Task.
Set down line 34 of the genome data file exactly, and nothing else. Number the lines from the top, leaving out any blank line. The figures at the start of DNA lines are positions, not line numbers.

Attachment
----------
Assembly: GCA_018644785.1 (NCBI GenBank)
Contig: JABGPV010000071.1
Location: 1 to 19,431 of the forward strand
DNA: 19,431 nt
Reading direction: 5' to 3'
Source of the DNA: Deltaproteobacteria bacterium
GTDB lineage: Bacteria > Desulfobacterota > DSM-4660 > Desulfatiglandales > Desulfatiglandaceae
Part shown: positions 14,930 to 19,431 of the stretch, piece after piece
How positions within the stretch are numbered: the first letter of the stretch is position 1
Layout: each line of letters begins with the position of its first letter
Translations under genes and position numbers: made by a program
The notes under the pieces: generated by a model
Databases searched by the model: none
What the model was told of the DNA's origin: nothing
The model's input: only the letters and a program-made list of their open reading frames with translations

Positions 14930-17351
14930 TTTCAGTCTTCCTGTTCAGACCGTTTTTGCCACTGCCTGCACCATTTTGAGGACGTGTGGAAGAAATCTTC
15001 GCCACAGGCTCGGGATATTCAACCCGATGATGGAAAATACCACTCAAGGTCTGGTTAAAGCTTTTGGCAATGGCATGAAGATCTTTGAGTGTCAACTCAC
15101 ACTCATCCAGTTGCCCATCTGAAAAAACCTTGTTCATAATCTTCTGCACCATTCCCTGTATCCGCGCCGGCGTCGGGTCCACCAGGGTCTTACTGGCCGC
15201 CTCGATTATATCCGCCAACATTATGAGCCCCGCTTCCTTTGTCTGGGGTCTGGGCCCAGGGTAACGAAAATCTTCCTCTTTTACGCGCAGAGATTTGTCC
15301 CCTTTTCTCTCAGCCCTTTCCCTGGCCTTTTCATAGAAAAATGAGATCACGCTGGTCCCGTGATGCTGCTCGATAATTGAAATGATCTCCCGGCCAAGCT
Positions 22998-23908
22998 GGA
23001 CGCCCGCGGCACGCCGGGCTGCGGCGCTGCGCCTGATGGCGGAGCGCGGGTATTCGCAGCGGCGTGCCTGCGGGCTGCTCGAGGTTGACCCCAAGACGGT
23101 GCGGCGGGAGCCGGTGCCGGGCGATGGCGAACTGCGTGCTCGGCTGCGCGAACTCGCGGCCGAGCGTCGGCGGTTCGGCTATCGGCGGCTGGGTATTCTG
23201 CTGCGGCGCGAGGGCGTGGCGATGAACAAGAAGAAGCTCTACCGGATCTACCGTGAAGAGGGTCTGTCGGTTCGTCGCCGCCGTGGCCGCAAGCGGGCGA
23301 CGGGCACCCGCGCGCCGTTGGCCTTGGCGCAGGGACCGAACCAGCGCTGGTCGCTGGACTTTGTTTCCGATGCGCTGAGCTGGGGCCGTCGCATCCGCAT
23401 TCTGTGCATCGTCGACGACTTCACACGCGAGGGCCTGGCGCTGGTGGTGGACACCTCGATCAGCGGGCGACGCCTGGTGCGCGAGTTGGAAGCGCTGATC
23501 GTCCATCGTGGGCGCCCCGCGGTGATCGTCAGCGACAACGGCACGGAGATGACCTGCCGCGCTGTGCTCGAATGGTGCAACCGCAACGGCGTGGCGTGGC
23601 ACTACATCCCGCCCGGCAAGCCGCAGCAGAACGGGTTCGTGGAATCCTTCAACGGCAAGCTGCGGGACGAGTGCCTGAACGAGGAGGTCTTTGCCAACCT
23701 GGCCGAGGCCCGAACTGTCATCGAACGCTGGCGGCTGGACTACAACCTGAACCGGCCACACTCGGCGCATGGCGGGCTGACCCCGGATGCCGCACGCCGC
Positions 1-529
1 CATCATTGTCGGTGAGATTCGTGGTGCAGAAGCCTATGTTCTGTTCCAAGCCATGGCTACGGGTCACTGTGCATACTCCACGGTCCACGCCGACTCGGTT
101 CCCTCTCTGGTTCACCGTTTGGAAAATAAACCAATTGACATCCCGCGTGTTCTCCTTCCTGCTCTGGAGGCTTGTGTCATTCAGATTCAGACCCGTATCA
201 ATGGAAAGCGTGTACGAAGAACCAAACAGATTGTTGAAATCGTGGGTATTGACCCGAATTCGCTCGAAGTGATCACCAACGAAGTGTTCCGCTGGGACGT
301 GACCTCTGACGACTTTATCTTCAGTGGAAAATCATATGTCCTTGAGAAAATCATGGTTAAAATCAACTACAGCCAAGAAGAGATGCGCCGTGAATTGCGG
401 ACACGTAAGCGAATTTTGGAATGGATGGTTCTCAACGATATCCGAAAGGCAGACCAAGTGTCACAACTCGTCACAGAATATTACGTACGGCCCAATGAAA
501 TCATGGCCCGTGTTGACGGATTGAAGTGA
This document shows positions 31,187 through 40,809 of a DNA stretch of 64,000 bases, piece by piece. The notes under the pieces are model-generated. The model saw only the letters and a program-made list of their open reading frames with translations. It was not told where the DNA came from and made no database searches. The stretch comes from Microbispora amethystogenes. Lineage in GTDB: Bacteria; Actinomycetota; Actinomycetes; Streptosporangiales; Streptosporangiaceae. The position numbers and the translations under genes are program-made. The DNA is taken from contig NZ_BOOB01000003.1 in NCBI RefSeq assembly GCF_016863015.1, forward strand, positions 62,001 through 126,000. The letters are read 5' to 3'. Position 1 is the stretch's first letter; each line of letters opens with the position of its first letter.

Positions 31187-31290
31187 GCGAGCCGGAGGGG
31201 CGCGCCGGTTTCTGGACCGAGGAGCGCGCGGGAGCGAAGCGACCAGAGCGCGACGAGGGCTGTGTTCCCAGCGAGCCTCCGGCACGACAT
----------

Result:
101 CCCTCTCTGGTTCACCGTTTGGAAAATAAACCAATTGACATCCCGCGTGTTCTCCTTCCTGCTCTGGAGGCTTGTGTCATTCAGATTCAGACCCGTATCA